Aorto-ostial stenoses of native coronary arteries (left main coronary artery and right coronary artery) are most commonly caused by atherosclerosis, but they can also occur in patients with congenital malformations, radiation exposure, vasculitides, and aortic valve replacement. The angiographic diagnosis of aorto-ostial disease is not always straightforward, especially in the ostial left main coronary artery, where eccentricity and angulation can be mistaken for stenosis.490,748 Aorto-ostial disease can be evaluated with IVUS744,745; FFR (with IV adenosine) has also been used.484,749 The treatment of aorto-ostial stenoses with balloon angioplasty has been associated with lower procedural success rates, more frequent in-hospital complications, and a greater likelihood of late restenosis.750 Although atherectomy devices (directional atherectomy, rotational atherectomy, and excimer laser angioplasty) have improved acute angiographic results over balloon angioplasty, restenosis has remained a limitation.751 In patients with aorto-ostial stenoses undergoing PCI, use of DES has been shown to reduce restenosis compared with BMS.176,746,752
5.8.5. Calcified Lesions: Recommendation
The presence of coronary calcification is a marker for significant CAD and increased long-term mortality.753 Calcified coronary lesions are not a homogenous entity, and their response to PCI varies according to severity of calcification. Severely calcified lesions respond poorly to balloon angioplasty,230,754 and when stents are implanted in such lesions, an incomplete and asymmetrical stent expansion occurs in the majority of cases.755 Attempts to remedy the underexpanded stents with aggressive high-pressure balloon dilatation may result in coronary artery rupture.756 All the published prospective RCTs that evaluated the various catheter-based coronary interventional devices excluded patients with severely calcified lesions. Therefore, the evidence base for best PCI practices in patients with severely calcified lesions comes from nonrandomized single-arm studies. Among the various adjunct devices that are used to facilitate PCI in severely calcified lesions, only rotational atherectomy has been shown to have potential utility.514,757 Although rotational atherectomy increases the chances of angiographic success in severely calcified lesions, its use as a stand-alone device has not led to a reduction in restenosis.520,521,758 Several retrospective studies have shown that in patients with severely calcified lesions, the use of rotational atherectomy before implantation of BMS514 or DES515 is safe. Intermediate-term patency is more favorable with DES than BMS.759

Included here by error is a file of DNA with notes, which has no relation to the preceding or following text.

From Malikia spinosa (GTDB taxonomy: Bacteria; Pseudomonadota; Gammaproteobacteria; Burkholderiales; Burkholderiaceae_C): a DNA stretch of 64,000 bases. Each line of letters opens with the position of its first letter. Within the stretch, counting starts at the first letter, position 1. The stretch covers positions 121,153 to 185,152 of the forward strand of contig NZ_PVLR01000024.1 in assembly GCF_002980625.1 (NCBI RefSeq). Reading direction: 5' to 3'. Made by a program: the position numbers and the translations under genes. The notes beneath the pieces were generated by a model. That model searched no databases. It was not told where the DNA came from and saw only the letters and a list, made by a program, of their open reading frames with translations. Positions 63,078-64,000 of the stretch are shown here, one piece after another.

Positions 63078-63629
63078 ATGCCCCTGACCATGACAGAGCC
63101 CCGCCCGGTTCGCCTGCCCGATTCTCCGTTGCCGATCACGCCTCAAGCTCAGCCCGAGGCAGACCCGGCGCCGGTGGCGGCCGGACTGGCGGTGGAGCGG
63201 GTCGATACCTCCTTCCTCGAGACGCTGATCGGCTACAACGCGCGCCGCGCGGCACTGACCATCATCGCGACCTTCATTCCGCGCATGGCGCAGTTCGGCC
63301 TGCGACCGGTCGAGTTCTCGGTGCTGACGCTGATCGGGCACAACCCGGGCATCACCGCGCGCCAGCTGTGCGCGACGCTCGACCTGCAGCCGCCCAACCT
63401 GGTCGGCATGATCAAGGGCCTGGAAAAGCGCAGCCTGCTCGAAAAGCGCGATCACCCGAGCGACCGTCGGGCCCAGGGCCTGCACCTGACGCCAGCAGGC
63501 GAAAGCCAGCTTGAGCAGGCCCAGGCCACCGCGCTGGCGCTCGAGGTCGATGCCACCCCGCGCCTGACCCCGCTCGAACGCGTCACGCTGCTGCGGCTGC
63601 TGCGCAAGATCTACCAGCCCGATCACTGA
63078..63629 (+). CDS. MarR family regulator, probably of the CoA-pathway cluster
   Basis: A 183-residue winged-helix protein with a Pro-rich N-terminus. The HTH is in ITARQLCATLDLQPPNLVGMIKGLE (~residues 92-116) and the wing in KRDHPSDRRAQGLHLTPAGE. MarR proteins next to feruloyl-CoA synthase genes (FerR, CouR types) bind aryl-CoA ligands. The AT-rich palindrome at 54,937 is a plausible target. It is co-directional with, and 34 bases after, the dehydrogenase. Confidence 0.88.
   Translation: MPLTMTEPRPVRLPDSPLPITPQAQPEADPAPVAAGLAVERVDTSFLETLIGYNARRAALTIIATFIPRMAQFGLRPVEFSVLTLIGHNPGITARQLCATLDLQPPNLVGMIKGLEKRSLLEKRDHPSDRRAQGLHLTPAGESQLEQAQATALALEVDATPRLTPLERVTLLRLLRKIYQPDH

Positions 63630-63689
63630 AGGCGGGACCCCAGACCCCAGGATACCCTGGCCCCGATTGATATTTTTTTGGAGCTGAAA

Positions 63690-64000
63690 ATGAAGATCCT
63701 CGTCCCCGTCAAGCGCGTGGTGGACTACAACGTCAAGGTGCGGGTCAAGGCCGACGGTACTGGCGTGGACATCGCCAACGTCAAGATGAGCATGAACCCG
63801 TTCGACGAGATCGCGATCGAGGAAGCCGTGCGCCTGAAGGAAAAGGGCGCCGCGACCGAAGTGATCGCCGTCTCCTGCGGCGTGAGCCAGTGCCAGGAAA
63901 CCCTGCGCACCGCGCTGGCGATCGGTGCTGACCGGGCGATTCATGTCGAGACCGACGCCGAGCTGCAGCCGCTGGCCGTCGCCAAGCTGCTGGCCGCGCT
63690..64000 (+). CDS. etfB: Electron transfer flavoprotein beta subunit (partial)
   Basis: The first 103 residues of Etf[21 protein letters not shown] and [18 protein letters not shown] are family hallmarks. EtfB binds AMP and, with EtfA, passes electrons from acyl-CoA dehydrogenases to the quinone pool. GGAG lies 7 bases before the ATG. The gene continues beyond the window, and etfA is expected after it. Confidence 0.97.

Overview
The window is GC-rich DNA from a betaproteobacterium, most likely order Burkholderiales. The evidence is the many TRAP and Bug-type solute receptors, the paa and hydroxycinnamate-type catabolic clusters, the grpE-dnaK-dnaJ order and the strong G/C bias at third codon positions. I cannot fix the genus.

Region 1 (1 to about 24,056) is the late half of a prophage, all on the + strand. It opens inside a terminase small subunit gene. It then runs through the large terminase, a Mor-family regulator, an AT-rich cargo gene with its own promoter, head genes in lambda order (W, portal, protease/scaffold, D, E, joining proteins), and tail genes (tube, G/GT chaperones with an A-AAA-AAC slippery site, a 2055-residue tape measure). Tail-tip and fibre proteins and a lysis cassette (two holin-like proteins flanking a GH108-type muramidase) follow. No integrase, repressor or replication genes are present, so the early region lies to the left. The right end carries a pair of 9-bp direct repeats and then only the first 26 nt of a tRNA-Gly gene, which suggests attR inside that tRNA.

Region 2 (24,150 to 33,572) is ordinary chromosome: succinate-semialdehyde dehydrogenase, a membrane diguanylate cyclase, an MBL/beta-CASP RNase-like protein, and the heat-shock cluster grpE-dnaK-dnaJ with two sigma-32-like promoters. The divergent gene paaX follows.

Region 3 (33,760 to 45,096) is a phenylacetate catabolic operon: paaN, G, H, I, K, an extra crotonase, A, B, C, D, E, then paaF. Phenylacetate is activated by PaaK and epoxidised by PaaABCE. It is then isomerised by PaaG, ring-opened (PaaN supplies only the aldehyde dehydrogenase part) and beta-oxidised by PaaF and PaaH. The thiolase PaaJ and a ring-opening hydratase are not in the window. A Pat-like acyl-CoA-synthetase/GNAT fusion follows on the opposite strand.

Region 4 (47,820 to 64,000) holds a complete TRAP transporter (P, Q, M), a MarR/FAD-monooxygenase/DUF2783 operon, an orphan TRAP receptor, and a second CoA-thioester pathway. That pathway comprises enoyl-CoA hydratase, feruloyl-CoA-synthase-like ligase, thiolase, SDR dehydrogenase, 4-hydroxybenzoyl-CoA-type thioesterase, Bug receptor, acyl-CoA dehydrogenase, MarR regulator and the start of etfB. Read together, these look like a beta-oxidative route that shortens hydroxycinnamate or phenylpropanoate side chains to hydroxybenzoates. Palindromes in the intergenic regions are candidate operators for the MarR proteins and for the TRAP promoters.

5.9. PCI in Specific Patient Populations
Several specific patient subsets with higher risks for PCI, and at times higher absolute clinical benefit, have traditionally been underrepresented in RCTs and are described below.
The elderly constitute a growing proportion of patients considered for PCI.760 In 1 series examining trends over a 25-year period, the proportion of patients undergoing PCI who were 75 to 84 years of age doubled, and those >85 years of age increased 5-fold.761 Age is one of the strongest predictors of mortality after PCI,762 and elderly patients present with a substantially higher clinical risk profile760 Nonetheless, the angiographic success rates and clinical benefits of PCI in elderly patients are similar to younger patients.763 In fact, the absolute benefit is typically greater because of higher absolute risk of adverse outcomes in these patients.764 However, increased risks of complications such as major bleeding and stroke mandate careful consideration of the benefits and risks of PCI in elderly patients.373